Wellness

The Office Candy Dish + Other Stories

We’ve corralled all the best wellness reads from around the internet—just in time for your weekend bookmarking. This week: the link between depression and inflammation, how air pollution could contribute to dementia later in life, and the cruel temptation of the office candy jar.

  • The Hidden Life of the Office Candy Dish and What It Means When You Take a Piece

    The Hidden Life of the Office Candy Dish and What It Means When You Take a Piece

    Washington Post

    The #goophq offices have less of a communal candy dish and more of a constant onslaught of treats in celebration of holidays (ahem, Valentines Day), birthdays, or just because—here, some intel about the social ecosystem surrounding the traditional office candy dish, including some interesting findings about why people choose to have them at all.

  • Human Embryo Editing Gets the OK—but No Superbabies

    Human Embryo Editing Gets the OK—but No Superbabies

    Wired

    The National Academy of Sciences just released a major report outlining the ethics of gene manipulation. The report paves the way for using gene manipulation to address genetic disease, but not inherited ones (which many argue could pave the way to a future that includes so-called superbabies).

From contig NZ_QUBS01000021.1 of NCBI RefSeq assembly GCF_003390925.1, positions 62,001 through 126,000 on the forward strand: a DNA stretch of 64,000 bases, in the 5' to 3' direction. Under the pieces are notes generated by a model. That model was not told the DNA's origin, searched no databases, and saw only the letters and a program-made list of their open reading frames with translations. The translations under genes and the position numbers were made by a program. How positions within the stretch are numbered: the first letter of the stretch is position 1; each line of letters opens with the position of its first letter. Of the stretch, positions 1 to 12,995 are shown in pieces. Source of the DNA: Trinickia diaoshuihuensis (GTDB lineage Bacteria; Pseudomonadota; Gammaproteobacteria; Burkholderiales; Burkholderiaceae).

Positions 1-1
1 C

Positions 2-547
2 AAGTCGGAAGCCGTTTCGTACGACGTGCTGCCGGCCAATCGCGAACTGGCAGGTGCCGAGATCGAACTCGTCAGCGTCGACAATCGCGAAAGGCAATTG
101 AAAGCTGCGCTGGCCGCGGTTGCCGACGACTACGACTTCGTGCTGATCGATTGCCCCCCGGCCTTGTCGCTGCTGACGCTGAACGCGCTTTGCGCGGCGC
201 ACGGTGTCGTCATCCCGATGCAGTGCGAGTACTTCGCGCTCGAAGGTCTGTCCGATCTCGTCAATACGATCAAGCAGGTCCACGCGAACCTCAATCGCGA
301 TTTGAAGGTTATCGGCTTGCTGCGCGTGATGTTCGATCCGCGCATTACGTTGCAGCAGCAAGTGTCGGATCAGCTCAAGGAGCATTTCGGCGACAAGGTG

• Should Emotions Be Taught in Schools?

    Should Emotions Be Taught in Schools?

    TED

    If you ask us? Heck yeah. Here, a few different strategies teachers are employing in the classroom that could ultimately lead to adults who can experience (and ultimately control) their emotions in a healthier way.

  • The Mental Health Hack

    The Mental Health Hack

    California Sunday Magazine

    The second deep-dive we’ve highlighted about the tech startups who are poised to make big moves in the mental health space. Here, Diana Kapp tests out Lantern, which is specifically designed to address eating disorders.

  • The Underlying Mechanisms of Depression

    The Underlying Mechanisms of Depression

    Found My Fitness

    Dr. Rhonda Patrick just debuted a new video style featuring some cool graphics that make her content (which we love for never being dumbed down) a little bit easier to digest for those of us without a Ph.D. Even more interesting—the discussion about the connection between inflammation and depression.

  • Air Pollution May Lead to Dementia in Older Women

    Air Pollution May Lead to Dementia in Older Women

    Science Daily

    A study out of the University of California found that air pollution particles (primarily from power plants and cars) could greatly increase womens’ chances of developing dementia late in life. Californians, in particular, should take note, as six of the ten urban areas with the worst air pollution are here in the state.

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